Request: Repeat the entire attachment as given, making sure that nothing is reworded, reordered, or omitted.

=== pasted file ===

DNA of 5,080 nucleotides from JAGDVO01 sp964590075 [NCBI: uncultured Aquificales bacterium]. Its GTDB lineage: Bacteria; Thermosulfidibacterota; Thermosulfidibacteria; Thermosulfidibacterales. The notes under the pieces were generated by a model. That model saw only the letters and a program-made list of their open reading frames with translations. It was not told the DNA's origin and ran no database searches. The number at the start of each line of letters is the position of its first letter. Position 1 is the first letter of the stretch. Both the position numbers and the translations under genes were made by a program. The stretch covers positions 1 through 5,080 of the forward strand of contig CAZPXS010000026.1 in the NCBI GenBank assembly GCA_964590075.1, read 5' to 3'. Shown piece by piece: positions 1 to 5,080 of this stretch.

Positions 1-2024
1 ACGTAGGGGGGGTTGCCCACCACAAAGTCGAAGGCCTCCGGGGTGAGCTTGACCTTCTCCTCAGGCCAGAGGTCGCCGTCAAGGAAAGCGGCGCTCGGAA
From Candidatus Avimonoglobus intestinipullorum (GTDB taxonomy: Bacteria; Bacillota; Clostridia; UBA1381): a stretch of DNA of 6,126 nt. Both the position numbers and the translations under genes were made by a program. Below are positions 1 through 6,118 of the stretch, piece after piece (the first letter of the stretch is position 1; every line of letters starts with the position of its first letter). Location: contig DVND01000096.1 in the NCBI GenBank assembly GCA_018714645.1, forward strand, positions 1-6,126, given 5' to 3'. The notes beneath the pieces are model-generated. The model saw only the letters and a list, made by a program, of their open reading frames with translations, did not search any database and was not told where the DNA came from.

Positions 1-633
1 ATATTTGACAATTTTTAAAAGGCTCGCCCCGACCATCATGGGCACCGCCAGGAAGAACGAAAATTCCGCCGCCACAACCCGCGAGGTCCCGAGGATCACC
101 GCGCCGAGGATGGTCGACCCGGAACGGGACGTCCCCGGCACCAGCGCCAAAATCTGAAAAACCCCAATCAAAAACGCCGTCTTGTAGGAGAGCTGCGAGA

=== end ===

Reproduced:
DNA of 5,080 nucleotides from JAGDVO01 sp964590075 [NCBI: uncultured Aquificales bacterium]. Its GTDB lineage: Bacteria; Thermosulfidibacterota; Thermosulfidibacteria; Thermosulfidibacterales. The notes under the pieces were generated by a model. That model saw only the letters and a program-made list of their open reading frames with translations. It was not told the DNA's origin and ran no database searches. The number at the start of each line of letters is the position of its first letter. Position 1 is the first letter of the stretch. Both the position numbers and the translations under genes were made by a program. The stretch covers positions 1 through 5,080 of the forward strand of contig CAZPXS010000026.1 in the NCBI GenBank assembly GCA_964590075.1, read 5' to 3'. Shown piece by piece: positions 1 to 5,080 of this stretch.

Positions 1-2024
1 ACGTAGGGGGGGTTGCCCACCACAAAGTCGAAGGCCTCCGGGGTGAGCTTGACCTTCTCCTCAGGCCAGAGGTCGCCGTCAAGGAAAGCGGCGCTCGGAA
From Candidatus Avimonoglobus intestinipullorum (GTDB taxonomy: Bacteria; Bacillota; Clostridia; UBA1381): a stretch of DNA of 6,126 nt. Both the position numbers and the translations under genes were made by a program. Below are positions 1 through 6,118 of the stretch, piece after piece (the first letter of the stretch is position 1; every line of letters starts with the position of its first letter). Location: contig DVND01000096.1 in the NCBI GenBank assembly GCA_018714645.1, forward strand, positions 1-6,126, given 5' to 3'. The notes beneath the pieces are model-generated. The model saw only the letters and a list, made by a program, of their open reading frames with translations, did not search any database and was not told where the DNA came from.

Positions 1-633
1 ATATTTGACAATTTTTAAAAGGCTCGCCCCGACCATCATGGGCACCGCCAGGAAGAACGAAAATTCCGCCGCCACAACCCGCGAGGTCCCGAGGATCACC
101 GCGCCGAGGATGGTCGACCCGGAACGGGACGTCCCCGGCACCAGCGCCAAAATCTGAAAAACCCCAATCAAAAACGCCGTCTTGTAGGAGAGCTGCGAGA